America’s Caste System
In her book Caste: The Origins of Our Discontent, Isabel Wilkerson tells of a 1959 visit to India by Coretta and Martin Luther King, Jr. The visit occurred shortly after the Montgomery bus boycott. Reverend King had long dreamed of visiting the land where Mohandas Gandhi had led the nonviolent protest that brought India its freedom from British rule. King was an admirer of Gandhi and his methods.
The Kings were welcomed with open arms. Prime Minister Jawaharlal Nehru invited them to stay for a full month, during which they were able to see much of the country. King was especially interested in seeing the Dalits—the Untouchables, who occupied the lowest level in the Indian caste system.
In the city of Trivandrum the Kings visited a high school where the students were from the Untouchable caste. The principal introduced Reverend King by saying, “Young people, I would like to present to you a fellow untouchable from the United States of America.”
King was surprised. He had never thought of himself as an untouchable, and was disturbed by the introduction. He did not see a connection between himself and the Indian caste system. He said, “I was a bit shocked and peeved that I would be referred to as an untouchable.”
Then he thought of the lives of the people he was fighting for, those he wanted to see raised from the lowest rank in American society. He realized, “Yes, I am an untouchable, and every Negro in the United States of America is an untouchable.” He realized that America had imposed its own caste system on its people, that he was living under that system, and had been his whole life.
How easy it is for us to fall into the trap of caste, to consign people to a level of society based on the color of their skin, their income, the work they do, their religion, or other factors that should not determine their place in society. There’s a wonderful line from the musical My Fair Lady. Professor Henry Higgins sings:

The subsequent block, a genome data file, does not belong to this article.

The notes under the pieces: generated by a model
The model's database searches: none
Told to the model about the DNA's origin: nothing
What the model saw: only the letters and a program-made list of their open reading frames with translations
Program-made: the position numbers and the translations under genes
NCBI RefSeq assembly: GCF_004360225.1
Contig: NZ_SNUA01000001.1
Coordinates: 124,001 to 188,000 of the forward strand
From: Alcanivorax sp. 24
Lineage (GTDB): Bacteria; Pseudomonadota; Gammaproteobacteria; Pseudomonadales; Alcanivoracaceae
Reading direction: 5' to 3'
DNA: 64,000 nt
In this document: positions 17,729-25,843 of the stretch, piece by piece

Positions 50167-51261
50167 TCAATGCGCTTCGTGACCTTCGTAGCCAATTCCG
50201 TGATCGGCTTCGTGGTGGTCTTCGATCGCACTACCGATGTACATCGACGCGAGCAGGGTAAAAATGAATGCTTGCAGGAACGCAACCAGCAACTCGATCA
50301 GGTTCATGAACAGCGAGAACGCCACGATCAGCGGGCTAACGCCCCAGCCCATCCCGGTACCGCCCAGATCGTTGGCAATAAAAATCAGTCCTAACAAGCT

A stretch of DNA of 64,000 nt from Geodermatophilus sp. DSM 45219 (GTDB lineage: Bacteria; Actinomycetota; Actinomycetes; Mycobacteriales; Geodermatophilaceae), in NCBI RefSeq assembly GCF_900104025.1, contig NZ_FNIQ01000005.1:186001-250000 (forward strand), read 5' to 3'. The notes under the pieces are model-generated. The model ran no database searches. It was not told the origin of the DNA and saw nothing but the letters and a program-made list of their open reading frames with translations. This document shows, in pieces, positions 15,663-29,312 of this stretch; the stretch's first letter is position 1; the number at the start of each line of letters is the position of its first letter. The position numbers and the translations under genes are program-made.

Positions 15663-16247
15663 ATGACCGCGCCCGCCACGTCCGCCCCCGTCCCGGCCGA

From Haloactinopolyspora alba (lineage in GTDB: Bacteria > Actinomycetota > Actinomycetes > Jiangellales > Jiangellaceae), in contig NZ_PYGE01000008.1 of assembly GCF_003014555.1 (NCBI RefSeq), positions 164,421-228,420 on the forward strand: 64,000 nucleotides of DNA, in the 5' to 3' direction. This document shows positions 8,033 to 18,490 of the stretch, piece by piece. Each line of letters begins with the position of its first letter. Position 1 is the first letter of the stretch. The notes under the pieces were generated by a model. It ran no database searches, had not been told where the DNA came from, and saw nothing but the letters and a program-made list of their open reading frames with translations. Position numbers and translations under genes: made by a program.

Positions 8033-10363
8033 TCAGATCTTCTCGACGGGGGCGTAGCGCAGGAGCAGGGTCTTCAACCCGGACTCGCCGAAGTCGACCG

An Englishman’s way of speaking absolutely classifies him,
The moment he talks he makes some other Englishman despise him.
Whether it’s speech, or dress, or walk, or the music one listens to, or some other characteristic, we label people, categorize them, and dismiss them. “Job done. That one’s taken care of. We know precisely where to place her in the pecking order—what caste she fits into.”
Jesus had a different idea of caste. First, like his Father, he believed in complete equality. No one person was greater than any other. In Matthew (11:11) Jesus says, “Truly, I say to you, among those born of women there has arisen no one greater than John the Baptist. Yet the one who is least in the kingdom of heaven is greater than he.” That creates a completely level playing field.
In Luke (22:24-27) Jesus goes further. His disciples argue over who will be greatest in the kingdom of God. Jesus tells them that the greatest will be the one who serves. Since there was no difference in the first century between servants and slaves, he is telling his followers that to succeed they must become slaves. Jesus points to himself as the example. He did not, as he says elsewhere, come to be served but to serve.
Perhaps we in America need to study this concept further. Perhaps we should redefine our caste system. Perhaps there should be no untouchables, because the ground is level at the foot of the cross, and through that cross God has touched us all.